Despite a couple of brief interludes, the country has been basking in some lovely hot weather with higher temperatures and limited rainfall.
Given the dry spell, GRM’s Site Inspectors, supplemented by our Geologists, have been very busy keeping up with our clients’ building foundation programmes. They have also been reminded to keep a specific eye out for dry clay, which is usually hard, friable and may have cracking. This can be particularly visible where excavations have been left open, even for a short period of time.
Dealing with dry clay is relatively straightforward and can be achieved by a range of measures including:
- Deepening foundations through the desiccated zone.
- Using beam and block floors (if not already specified).
- Installing void former.
- Ensuring that dry material is not put against blockwork or under slabs.
The foundation design engineer should be consulted where dry clay soils are encountered at foundation depth to determine if the design needs to be revised.
We have also noticed that to improve site safety, some clients pour the foundations and then dig down the side of the foundation once the concrete has gone off to install lateral heave protection.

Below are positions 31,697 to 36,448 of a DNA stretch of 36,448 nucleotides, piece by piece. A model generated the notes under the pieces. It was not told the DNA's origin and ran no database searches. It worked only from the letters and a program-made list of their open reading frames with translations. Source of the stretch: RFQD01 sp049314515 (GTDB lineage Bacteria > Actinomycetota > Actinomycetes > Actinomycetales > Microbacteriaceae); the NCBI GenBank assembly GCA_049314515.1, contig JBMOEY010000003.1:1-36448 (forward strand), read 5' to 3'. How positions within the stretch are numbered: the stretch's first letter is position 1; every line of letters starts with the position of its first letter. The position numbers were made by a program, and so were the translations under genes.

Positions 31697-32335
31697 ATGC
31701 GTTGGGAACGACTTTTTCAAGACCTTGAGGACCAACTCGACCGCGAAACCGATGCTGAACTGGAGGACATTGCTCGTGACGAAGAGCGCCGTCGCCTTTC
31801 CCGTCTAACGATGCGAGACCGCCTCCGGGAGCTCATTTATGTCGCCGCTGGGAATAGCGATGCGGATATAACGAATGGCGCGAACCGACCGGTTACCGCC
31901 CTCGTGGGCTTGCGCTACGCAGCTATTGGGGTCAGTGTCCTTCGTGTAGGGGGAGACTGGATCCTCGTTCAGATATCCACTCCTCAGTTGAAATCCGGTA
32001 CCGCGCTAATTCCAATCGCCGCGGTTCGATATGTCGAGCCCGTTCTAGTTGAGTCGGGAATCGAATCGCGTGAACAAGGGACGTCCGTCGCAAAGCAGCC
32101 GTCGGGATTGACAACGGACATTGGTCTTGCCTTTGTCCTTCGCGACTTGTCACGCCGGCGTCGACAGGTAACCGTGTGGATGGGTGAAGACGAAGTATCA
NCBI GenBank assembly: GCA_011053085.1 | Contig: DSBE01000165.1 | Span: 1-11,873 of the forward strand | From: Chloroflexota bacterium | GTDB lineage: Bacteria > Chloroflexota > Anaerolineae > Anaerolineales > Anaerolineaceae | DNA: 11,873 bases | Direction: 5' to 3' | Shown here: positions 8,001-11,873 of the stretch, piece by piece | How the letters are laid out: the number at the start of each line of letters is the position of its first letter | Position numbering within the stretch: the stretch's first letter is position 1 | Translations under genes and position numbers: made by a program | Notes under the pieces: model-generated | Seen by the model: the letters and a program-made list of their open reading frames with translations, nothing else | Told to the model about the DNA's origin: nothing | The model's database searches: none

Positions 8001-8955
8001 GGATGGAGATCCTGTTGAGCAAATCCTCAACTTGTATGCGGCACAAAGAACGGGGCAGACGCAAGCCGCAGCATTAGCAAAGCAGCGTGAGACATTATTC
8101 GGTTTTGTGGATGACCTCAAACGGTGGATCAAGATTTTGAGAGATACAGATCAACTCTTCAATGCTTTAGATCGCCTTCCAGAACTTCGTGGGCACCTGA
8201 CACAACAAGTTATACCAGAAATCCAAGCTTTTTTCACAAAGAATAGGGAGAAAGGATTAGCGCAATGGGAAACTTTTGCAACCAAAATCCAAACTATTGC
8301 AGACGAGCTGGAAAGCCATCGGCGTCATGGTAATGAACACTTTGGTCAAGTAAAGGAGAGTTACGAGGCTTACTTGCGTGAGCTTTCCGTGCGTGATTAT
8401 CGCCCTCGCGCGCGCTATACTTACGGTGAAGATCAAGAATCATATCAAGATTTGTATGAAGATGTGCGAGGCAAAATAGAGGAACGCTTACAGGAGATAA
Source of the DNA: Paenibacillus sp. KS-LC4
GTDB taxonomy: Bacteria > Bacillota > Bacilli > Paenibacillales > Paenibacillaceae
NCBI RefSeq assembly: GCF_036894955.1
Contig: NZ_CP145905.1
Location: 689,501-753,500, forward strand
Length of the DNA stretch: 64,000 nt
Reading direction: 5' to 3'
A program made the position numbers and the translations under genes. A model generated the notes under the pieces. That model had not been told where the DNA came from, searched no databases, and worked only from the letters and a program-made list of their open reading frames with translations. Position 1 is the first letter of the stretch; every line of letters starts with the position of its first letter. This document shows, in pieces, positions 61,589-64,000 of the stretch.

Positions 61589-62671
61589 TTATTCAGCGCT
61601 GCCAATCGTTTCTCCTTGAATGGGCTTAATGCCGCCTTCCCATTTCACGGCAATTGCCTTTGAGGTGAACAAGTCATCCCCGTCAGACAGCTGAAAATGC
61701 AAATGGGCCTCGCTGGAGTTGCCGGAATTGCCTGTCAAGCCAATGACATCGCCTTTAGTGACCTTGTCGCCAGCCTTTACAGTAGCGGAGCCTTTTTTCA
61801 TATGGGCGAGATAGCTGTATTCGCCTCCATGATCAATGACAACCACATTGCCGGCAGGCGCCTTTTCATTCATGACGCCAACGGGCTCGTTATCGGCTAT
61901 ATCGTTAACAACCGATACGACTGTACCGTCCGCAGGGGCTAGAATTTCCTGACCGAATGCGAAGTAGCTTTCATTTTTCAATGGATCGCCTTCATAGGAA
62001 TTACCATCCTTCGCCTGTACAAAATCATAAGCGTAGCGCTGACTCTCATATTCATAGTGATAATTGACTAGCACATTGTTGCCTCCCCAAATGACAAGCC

Given the recent increased numbers of foundation pours throughout the industry, internal supervision resources were stretched and checks on heave protection might have been missed.
So, this is a plea from all at GRM: Keep an eye out for dry friable soils at foundation design depths and ensure that heave precautions are installed as heave can start soon after pouring a foundation.
Further information on seasonal desiccation can be found in our recent series of three articles:
GRM can provide ground investigation, foundation design and site inspection services which can help manage the risks posed by seasonal desiccation, the rectification of which can be very costly. If you have any development or construction projects, then please get in touch to find out how we can help save both time and costs. Please use your main point of contact at GRM or for new enquiries email email@example.com or call 01283 551249.